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T-Mobile acquisition by AT&T: FCC weighs in

Today, Federal Communications Commission (FCC) Chairman Julius Genachowski began to circulate a draft order to the other four FCC Commissioners recommending that the FCC refer AT&T’s $39 billion deal to acquire T-Mobile to an administrative law judge.

Hooray! :-)

The U.S. Department of Justice has already filed a suit in federal court to block the proposed takeover.

Although the details of Genachowski’s assessment of the merger have not been made public, officials told reporters on a conference call that a merger between AT&T and T-Mobile would harm competition in 99 of the top 100 markets in the U.S., as determined using the Herfindahl-Hirschman Index to assess market concentration. The only market in which the two carriers do not exceed concentration limits is in Omaha, NE, where T-Mobile does not operate a network!

AT&T’s response:

“The FCC’s action today is disappointing,” Larry Solomon, senior vice president of corporate communications at AT&T, said in a statement. “It is yet another example of a government agency acting to prevent billions in new investment and the creation of many thousands of new jobs at a time when the US economy desperately needs both.”

However, FCC officials said that the public record does not support AT&T’s assertion that the merger will widen 4G LTE deployment, nor does it support the assertion that thousands of new jobs will be created. To the contrary, analysis by the FCC shows that there could be massive job loss as the result of the merger.

Mergers OFTEN result in job losses, with the elimination of redundant positions.

If the FCC commissioners approve, the administrative hearing is not expected to start until AFTER the Department of Justice’s trial against AT&T to block the merger. The trial is expected to start in February.

It is very rare for the FCC to seek an administrative hearing on merger deals like this one – the last example was the proposed merger between EchoStar and DirecTV in 2002, a deal that was eventually abandoned by the companies.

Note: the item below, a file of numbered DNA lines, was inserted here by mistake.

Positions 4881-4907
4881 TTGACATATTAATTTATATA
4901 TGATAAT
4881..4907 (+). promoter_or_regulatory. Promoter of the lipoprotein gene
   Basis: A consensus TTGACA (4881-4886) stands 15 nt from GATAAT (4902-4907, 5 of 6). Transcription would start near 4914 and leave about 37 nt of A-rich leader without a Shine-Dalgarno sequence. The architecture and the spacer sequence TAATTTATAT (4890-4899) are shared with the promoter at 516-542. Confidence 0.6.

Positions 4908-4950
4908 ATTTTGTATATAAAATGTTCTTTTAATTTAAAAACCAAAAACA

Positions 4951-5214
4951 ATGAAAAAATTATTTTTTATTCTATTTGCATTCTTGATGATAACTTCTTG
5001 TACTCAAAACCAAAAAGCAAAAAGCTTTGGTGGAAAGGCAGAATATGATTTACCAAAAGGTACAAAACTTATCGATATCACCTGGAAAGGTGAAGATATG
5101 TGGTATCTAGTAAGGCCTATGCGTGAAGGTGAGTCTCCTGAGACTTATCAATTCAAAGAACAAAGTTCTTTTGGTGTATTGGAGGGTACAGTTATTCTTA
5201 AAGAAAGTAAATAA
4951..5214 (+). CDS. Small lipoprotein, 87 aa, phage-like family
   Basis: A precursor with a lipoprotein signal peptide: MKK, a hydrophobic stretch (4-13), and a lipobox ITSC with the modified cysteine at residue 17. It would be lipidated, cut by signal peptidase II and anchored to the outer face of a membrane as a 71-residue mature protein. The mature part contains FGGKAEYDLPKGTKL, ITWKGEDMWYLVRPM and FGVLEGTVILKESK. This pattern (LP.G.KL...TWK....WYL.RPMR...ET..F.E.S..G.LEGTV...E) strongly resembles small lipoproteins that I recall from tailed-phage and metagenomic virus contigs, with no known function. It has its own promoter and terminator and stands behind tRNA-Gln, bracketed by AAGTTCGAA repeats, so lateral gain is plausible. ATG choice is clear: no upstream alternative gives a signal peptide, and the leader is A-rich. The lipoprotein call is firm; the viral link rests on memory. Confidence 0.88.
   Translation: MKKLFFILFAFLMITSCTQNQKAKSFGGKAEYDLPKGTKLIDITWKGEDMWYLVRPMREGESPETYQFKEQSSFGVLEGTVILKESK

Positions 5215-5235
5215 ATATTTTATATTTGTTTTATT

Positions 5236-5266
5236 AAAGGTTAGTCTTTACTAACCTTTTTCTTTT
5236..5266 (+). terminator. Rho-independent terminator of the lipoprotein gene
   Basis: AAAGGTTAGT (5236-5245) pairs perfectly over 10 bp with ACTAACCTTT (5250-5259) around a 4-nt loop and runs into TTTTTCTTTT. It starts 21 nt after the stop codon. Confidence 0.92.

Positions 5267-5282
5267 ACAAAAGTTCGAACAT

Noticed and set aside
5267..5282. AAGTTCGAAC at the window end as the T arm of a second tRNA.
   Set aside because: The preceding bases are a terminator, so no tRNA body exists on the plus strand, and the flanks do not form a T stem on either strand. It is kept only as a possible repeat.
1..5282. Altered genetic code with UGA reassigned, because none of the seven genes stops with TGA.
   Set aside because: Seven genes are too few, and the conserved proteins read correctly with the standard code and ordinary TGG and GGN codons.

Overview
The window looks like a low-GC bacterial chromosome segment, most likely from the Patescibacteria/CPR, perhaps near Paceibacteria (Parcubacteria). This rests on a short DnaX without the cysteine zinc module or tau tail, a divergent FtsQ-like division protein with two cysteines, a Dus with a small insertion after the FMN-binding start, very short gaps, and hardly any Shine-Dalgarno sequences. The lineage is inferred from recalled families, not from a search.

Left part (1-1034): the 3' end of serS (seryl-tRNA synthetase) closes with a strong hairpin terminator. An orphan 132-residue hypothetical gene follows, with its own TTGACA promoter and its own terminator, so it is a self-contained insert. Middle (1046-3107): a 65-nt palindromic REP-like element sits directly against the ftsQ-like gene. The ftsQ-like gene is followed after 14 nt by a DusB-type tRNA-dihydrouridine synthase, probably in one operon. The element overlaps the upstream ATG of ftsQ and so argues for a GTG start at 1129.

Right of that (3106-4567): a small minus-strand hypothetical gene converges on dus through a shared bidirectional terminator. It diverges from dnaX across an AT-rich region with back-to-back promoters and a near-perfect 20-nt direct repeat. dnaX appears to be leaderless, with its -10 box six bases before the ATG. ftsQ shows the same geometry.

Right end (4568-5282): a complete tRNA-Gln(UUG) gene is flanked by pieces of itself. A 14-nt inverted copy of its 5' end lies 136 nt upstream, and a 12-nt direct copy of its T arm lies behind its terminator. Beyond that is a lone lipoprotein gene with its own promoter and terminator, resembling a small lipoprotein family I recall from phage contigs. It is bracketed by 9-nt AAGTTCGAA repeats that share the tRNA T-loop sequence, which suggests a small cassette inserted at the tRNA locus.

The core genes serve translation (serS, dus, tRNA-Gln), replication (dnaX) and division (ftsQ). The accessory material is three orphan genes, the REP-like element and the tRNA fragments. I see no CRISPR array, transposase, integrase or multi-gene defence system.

Maggie Reardon of CNET News presents a detailed “what if” look at possible courses the lawsuit, hearing, and negotiations might take.

As for me, with all of the negative news lately, I am happy to see a positive move in the public interest by the FCC. It seems so rare, anymore, when parts of the federal government function in the public interest! :-)

So far, AT&T has remained resolute that it will accomplish the merger. My past high-tech professional experience with an AT&T precursor suggests that the “reality distortion field” in parts of AT&T is quite strong, indeed. :-)

(Note added November 24, 2011: Maybe reality is setting in. AT&T said today that it will take a $4 billion accounting charge this quarter. The charge will cover PART of the break-up fee it will owe, if it fails to obtain regulatory approval to acquire T-Mobile. Happy Thanksgiving!)

(Note added November 25, 2011: Some companies [and some small children] are SO used to getting their own way that they cannot deal with the thought that they might NOT!

According to Bloomberg, the telecom giant is preparing to offer a deal to the Department of Justice under which AT&T would divest as much as 40 percent of T-Mobile’s assets as part of the acquisition.

“Just say NO” to AT&T!)

(Note added November 29, 2011: The FCC has released a 109-page report on the proposed merger in which:

‘… the regulator states that AT&T’s $39 billion acquisition of T-Mobile would not be in the public’s interest, because the merger would “substantially lessen competition,” limit consumers’ choice in wireless providers and raise prices for mobile customers.’

The report also found that AT&T was saying one thing publicly but telling a different story internally around its claims that the deal would create jobs and is necessary for AT&T to deploy next-generation wireless technology.

In the document, the FCC said its staff “identifie[d] internal AT&T documents and consistent historical practices that contradict AT&T’s claim that merging with T-Mobile is essential for AT&T to build out its LTE network to 97% of Americans.”)

-Bill at

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